Saudi Oil Wealth and Military Development

Many of the characteristics necessary for a state to be considered a rogue focus on military capability. Over the last several decades the Saudis have accrued a vast pool of wealth through booming oil exports. A significant percentage of this wealth has been used by the regime to invest in the state’s military capabilities and to acquire modern weaponry. If a revolutionary coup were to occur, the vast capabilities acquired by the Saudis under the monarchy would allow Saudi Arabia to become a rogue state.

Most Western countries, the U.S. being a prime example, import more than they export, creating a trade deficit. Saudi Arabia, on the other hand, exports more than twice as much as it imports, giving it a huge profit, which goes primarily into the government’s coffers. In 1990, the Saudis imported $21.5 billion of goods, and exported $44.3 billion (26), over one-third of which was oil (27). These profits give the kingdom a tremendous leeway to invest in whatever they choose: economic diversification, education, public services, the royal family’s plush lifestyle, military goods... the list goes on and on. The monarchy has invested money in each of these fields and more; however, it seems as though a large portion of these funds has gone to weaponry.

In 1994 Saudi Arabia was the world’s ninth highest spender on military expenditures, with $17.2 billion, which translates to 14.2% of the Saudi Gross National Product (GNP) being poured into the military. To give this fact some perspective, the only other Middle Eastern country in the world’s top twenty in this category was Israel, at a distant number nineteen. Thus the argument that such high Saudi expenditures are solely to keep up with regional competition is dismissed. To show how abnormally high this ratio of military expenditures to GNP is, let us compare with the U.S.. In the same year (1994) U.S. military expenditures were 4.2% of the U.S. GNP. This figure is comparable to the percentage for most states. In addition, these U.S. expenditures are for a country that is often touted as the world’s policeman, engaging in military and peacekeeping operations around the world, and the U.S. defense must protect a much larger population and land mass than that of Saudi Arabia. But still the percentage of GNP spent by the Saudis on defense is more than three times as large. Obviously, the Saudi government’s defense expenditures are abnormally high.

Furthermore, the Saudis do not seem to be spending their investments on manpower. In 1994 the Saudis actually reduced the size of their armed forces by 8,000, or approximately 13% (28). They were one of only three Middle Eastern countries to reduce the number of persons in their military that year. Additionally, the sheer number of people in the Saudi armed forces personnel and the ratio of total armed forces personnel to population are both small - not even in the top twenty of countries worldwide for those figures. Hence, the decreases in armed forces personnel in the year 1994 are not coincidental, but rather are indicative of a consistently low number of persons in the armed forces, and hence a relatively small amount of defense expenditures spent on personnel.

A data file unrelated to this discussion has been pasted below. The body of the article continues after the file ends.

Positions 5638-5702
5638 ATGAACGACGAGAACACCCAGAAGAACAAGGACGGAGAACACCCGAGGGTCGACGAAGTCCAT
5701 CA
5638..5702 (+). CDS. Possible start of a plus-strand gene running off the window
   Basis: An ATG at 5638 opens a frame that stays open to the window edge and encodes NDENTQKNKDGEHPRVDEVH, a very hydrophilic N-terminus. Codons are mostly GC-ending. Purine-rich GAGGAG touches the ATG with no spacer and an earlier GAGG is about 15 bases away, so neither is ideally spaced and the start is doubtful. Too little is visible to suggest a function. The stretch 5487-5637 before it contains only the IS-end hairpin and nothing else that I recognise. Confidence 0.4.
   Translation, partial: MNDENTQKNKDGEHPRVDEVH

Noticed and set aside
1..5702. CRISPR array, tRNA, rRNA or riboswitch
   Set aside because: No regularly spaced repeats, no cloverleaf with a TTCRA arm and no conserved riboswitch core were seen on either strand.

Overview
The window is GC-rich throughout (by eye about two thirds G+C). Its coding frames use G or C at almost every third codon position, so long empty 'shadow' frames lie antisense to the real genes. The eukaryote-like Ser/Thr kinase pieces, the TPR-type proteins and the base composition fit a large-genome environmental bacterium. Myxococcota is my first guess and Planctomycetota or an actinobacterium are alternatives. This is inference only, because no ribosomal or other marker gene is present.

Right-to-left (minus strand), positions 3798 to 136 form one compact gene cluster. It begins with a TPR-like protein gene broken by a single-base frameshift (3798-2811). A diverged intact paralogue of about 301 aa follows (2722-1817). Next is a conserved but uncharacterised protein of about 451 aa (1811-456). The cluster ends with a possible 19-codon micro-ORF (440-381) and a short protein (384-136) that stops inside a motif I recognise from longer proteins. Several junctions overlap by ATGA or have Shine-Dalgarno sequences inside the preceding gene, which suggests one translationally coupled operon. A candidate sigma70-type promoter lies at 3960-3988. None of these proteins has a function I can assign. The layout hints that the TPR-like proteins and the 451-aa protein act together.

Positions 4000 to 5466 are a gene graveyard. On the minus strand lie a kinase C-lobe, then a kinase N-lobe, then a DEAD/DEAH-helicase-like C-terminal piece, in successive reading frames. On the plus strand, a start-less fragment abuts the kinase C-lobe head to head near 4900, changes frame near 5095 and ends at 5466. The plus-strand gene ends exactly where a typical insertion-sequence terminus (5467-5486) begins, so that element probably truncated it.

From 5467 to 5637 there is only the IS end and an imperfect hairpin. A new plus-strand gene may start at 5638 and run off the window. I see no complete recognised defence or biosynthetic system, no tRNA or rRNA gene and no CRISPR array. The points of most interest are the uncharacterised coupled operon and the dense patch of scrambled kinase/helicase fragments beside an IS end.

However, this does not indicate that the Saudi military is weak in any way. On the contrary, if defense funds are not being spent on maintaining an inordinately large standing army, they must be spent on something else: weaponry. Indeed, in the years 1992-1994, the Saudis were by far the largest arms importer in the Middle East, importing a full 60% of the imported arms for the entire region, and spending over $20 billion on arms imports over those three years. In fact, the next-largest importer, Egypt, imported only one-fifth the amount of arms the Saudis imported, and supposed regional military powerhouses such as Israel and Iran fell far behind. As tremendous as these Saudi arms-importing expenditures may be, they are actually part of a gradual decline in arms importation for the Saudis since the mid-1980s peak of approximately $10 billion per year. Though some might think this is an indicator that arms are no longer a great concern of the Saudis, I disagree, because though they may be declining slightly, Saudi arms expenditures remain inordinately high. Instead, I interpret this trend of slightly declining arms import expenditures, combined with the history of very high expenditures, to be an indicator that the Saudis have been stockpiling imported arms, and may even be reaching a saturation point (29).

Information on the particular types of weapons acquired by the Saudis in recent years is difficult to come by; understandably, it is a matter of Saudi national security and is not published in its entirety. However, it is known that after the Gulf War a substantial number of main battle tanks, armor, artillery, and other heavy equipment and major war-waging weapons were sold to the Saudis (30). Such conventional weaponry and equipment surely gave the Saudis a substantial supply of modern weapons, in addition to what they already had, and filled out their military establishment. Such an establishment and weapons supply, as stated in the introduction, is a necessary prerequisite for a rogue state. Ironically, much of the weapons acquired in this manner after the Gulf War came from the U.S. and other Western powers, who would become the enemy with a Saudi coup and have their own weapons turned against them!